STRIKER-REPLACEMENT BAN HIT

WASHINGTON (FNS) -- Spokesmen for trade associations representing the supermarket industry assailed President Clinton's order to prohibit the use of permanent replacement workers by federal contractors.The executive order would not directly affect the industry, but it is seen by some as encroaching on the current law and a first step toward deciding whether private employers can hire workers to replace

WASHINGTON (FNS) -- Spokesmen for trade associations representing the supermarket industry assailed President Clinton's order to prohibit the use of permanent replacement workers by federal contractors.

The executive order would not directly affect the industry, but it is seen by some as encroaching on the current law and a first step toward deciding whether private employers can hire workers to replace employees on strike. But organized labor, which has failed several times to get a striker replacement bill out of Congress, welcomes the move. The House most recently passed a version in June 1993, and last summer the Senate failed to break a Republican-led filibuster on the measure.

Said James Parks, AFL-CIO spokesman: "We'd be happy for anything the president can do." The AFL-CIO's Park said he does not know how many companies or workers would be affected, but he said the threat of replacement workers has had a chilling effect on strikes. "Employees have been forced to take contracts they didn't want."

John R. Block, president of the National-American Wholesale Grocers' Association, Falls Church, Va., called the administration's move a "sneaky attempt to bypass the will of Congress by creating policy without first obtaining the approval of the Senate and the House.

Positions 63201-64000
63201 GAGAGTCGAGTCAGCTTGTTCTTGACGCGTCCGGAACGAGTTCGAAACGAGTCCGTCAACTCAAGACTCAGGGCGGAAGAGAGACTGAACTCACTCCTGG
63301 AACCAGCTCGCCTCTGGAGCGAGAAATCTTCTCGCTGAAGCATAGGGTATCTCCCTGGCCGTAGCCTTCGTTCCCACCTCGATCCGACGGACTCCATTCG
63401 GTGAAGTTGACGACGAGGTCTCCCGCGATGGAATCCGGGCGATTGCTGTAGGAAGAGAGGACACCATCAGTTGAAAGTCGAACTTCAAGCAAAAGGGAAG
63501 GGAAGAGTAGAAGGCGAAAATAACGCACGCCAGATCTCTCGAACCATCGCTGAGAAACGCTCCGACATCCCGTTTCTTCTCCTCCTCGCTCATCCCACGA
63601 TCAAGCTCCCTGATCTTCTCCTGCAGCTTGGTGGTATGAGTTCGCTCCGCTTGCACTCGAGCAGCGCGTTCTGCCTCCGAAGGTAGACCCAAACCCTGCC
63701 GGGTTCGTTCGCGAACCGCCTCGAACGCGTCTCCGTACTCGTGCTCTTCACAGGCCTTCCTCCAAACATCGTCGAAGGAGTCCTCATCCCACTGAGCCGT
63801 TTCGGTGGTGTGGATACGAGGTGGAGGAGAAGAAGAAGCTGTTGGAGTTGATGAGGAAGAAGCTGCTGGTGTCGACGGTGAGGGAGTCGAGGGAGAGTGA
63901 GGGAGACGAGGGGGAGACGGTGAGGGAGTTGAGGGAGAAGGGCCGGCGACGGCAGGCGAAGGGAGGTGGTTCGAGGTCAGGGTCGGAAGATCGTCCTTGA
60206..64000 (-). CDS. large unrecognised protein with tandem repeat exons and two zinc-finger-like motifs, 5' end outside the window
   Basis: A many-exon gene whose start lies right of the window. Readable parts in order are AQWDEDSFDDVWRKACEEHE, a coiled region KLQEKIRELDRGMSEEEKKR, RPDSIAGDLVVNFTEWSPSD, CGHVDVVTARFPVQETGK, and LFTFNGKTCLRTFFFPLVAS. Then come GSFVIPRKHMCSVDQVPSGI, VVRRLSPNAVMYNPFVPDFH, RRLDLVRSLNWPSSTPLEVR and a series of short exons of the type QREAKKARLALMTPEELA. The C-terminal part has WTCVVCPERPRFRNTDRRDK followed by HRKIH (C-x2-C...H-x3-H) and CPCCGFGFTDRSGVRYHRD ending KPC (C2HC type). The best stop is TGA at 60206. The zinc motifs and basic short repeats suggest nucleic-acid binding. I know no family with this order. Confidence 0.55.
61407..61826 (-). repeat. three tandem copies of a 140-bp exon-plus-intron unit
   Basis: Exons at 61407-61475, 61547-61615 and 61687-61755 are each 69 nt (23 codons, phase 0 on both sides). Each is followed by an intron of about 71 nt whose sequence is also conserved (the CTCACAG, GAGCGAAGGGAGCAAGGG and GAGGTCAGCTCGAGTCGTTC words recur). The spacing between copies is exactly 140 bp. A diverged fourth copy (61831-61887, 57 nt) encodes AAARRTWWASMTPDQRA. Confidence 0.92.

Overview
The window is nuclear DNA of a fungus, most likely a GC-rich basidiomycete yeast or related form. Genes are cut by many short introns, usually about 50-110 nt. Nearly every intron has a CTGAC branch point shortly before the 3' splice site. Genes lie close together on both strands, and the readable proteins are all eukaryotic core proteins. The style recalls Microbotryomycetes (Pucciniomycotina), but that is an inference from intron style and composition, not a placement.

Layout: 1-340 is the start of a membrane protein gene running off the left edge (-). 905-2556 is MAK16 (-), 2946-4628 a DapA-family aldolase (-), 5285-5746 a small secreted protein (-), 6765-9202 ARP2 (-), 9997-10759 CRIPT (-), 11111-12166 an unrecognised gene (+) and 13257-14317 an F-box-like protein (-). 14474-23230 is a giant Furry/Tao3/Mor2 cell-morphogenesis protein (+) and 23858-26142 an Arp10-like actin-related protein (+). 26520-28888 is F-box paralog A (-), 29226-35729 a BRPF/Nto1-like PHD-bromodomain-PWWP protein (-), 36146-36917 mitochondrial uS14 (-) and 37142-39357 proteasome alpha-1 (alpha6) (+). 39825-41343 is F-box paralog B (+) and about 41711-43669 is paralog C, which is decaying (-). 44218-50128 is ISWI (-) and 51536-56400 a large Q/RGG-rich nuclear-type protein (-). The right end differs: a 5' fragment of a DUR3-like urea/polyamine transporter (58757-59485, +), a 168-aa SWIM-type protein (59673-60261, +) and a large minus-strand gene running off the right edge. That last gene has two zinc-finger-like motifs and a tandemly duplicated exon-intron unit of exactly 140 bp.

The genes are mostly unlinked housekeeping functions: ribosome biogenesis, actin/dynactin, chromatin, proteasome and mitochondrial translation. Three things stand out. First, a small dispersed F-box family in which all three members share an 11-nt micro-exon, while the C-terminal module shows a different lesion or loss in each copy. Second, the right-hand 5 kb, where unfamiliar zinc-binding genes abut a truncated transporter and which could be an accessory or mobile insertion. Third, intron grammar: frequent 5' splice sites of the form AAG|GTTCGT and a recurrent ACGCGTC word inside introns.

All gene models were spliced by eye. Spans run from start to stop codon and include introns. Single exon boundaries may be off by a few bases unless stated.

"This is a clear sign that, rather than moving toward the center following the elections, President Clinton has even more fully embraced the agenda of organized labor. This action, coupled with the administration's push for a higher minimum wage, indicates that the business community still has much to fear from the White House during the next two years."

Tom Wenning, senior vice president and general counsel of the National Grocers Association, Reston, Va., said the administration's action is "improper."

"It's a back-door approach to enacting legislation the administration was unable to pass last year. This is the wrong approach."

Wenning said the action would affect nonunionized as well as unionized shops, because it could apply to locations where workers are striking as part of an organizational campaign.

"Our concern is just as strong over the principle of the matter. It's clear the administration is trying to promote an agenda that didn't make it as legislation. This may be incremental. We could see other means to expand this."

George Green, assistant general counsel and vice president of the Food Marketing Institute, Washington, called the president's move an "outrage" and questioned the legality of it. "We need to take a serious look at the Department of Labor's budget to ensure they don't have any extra money to spend to enforce something like this." The action also has drawn ire on Capitol Hill. Sen. Nancy Kassebaum, R-Kan., chairwoman of the Senate Labor and Human Resources Committee, and Senate Majority Leader Robert Dole, R-Kan., wrote Clinton a letter Feb. 22 asking him not to "attempt an end-run around the legislative process. Last year, Congress rejected the so-called striker replacement bill. "It would be inappropriate to revive this defeated legislation through an executive order," they wrote.